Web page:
Email us


This area does not yet contain any content.

Blog Index
The journal that this archive was targeting has been deleted. Please update your configuration.


Born in Cicagna, a town in the Province of Genoa, on May 23, 1850, Rosa Maria Segale emigrated to Cincinnati with her family when she was four years old. There, a community of Elizabeth Ann Seton’s Sisters of Charity was very active and, in 1866, when she was 16, Rosa and her sister Maria joined the congregation. Maria became Sister Justine and Rosa became Sister Blandina.

At 22, Sister Blandina was assigned to work on the frontier as a missionary in the southern Colorado town of Trinidad, the Wild Wild West. With four nuns she was to provide schooling for the settlement’s children, but the school was a shack and Sister Blandina, frustrated, started working on the roof until a wealthy local lady cried out, “For the love of God, Sister, what are you doing?” When Sister Blandina explained that she wanted to build a safer structure, the lady told her she would take care of it.

Sister Blandina defended Mexicans and Native Americans who were treated like slaves. She was supposed to be a teacher but, with her colleagues, she had to learn fast how to be a carpenter and a farmer, how to heal the sick, how to defend herself and everybody against the outlaws. When people complained of her work-attire, Sister Blandina replied: “The Constitution of the United States gives me the same privilege to wear this mode of dress as it gives you to wear your trousers. Good-bye.”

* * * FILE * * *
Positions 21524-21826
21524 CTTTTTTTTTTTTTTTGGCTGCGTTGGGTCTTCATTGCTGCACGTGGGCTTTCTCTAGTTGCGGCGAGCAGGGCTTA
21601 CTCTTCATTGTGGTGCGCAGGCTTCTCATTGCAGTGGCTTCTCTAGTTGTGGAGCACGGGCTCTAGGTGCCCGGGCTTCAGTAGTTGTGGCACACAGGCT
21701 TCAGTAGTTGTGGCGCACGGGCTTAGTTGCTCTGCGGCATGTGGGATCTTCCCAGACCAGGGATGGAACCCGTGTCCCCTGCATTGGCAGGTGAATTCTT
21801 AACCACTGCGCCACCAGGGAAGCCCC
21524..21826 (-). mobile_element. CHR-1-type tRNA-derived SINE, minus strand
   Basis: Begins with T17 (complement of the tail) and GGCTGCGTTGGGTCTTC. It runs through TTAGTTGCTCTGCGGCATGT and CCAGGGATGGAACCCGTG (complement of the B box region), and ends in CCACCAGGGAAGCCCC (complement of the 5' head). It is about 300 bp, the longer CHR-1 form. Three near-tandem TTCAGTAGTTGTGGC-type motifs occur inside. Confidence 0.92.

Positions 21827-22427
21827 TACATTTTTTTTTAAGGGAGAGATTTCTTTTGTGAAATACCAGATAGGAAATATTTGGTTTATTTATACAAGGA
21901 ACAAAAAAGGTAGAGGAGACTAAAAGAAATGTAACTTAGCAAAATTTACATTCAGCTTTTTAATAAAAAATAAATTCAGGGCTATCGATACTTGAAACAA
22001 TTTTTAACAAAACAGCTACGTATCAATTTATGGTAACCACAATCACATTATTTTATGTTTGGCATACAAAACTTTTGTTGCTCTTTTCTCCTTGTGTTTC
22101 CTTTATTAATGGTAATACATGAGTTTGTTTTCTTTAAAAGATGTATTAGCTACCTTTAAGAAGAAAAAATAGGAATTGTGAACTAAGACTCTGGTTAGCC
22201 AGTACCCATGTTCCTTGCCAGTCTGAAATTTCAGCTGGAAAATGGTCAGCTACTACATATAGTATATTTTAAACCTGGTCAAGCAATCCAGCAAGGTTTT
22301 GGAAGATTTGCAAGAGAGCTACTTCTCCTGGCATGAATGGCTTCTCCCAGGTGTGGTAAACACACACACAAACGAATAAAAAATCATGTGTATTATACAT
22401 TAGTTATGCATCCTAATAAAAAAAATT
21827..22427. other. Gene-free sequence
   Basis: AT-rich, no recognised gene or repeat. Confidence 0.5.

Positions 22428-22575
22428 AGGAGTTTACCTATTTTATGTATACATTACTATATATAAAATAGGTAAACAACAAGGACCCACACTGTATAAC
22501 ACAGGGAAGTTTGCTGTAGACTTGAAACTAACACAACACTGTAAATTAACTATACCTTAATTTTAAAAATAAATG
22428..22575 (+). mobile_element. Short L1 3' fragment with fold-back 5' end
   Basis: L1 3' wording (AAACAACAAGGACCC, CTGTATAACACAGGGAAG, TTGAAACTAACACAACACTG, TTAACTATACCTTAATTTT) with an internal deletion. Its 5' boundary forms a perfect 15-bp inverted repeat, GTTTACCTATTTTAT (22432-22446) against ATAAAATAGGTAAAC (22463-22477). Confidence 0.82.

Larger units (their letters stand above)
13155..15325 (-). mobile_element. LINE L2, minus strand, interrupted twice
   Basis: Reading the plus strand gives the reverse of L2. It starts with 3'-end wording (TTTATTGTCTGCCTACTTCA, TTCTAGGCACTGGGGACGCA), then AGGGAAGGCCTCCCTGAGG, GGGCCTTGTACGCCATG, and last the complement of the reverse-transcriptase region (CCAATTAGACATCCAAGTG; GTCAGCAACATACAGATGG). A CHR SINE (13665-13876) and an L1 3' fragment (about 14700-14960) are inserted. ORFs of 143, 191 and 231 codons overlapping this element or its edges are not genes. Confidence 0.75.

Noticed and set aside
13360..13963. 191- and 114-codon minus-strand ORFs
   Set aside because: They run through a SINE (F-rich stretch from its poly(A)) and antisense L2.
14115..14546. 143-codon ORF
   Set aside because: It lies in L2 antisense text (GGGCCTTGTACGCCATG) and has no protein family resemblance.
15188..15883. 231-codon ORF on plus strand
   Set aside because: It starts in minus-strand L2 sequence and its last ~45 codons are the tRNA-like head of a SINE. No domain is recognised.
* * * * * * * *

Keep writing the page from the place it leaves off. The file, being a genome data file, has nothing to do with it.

One of the outlaws who ran with Billy the Kid (aka William Bonney, born William Henry McCarty, Jr), was injured in 1876 by a gunshot. He was left to die, and nobody would lift a finger on his behalf: Sister Blandina helped him while four doctors refused to see him. When Billy the Kid heard of it, he wanted to kill the doctors but Sister Blandina begged him to spare their lives: he agreed and left town.

Near the end of 1876, when Sister Blandina was 26, she was informed that she had been assigned to Santa Fe, the last and wildest part of the famous trail. She ended up founding a school and an hospital in Santa Fe. In diaries and letters to her family, she left us a rich memoir titled “At the End of the Santa Fe Trail”, published in 1932.

In 1894, she went home to Cincinnati where she and her sister, Sister Justina, set up an
Italian Welfare Center for the poor. She worked among poor Italian immigrants there for the rest of her life.

On January 23, 1941, she celebrated her ninety-first birthday and one month later, February 23, she died.



Catholic Heritage Curricula www.chcweb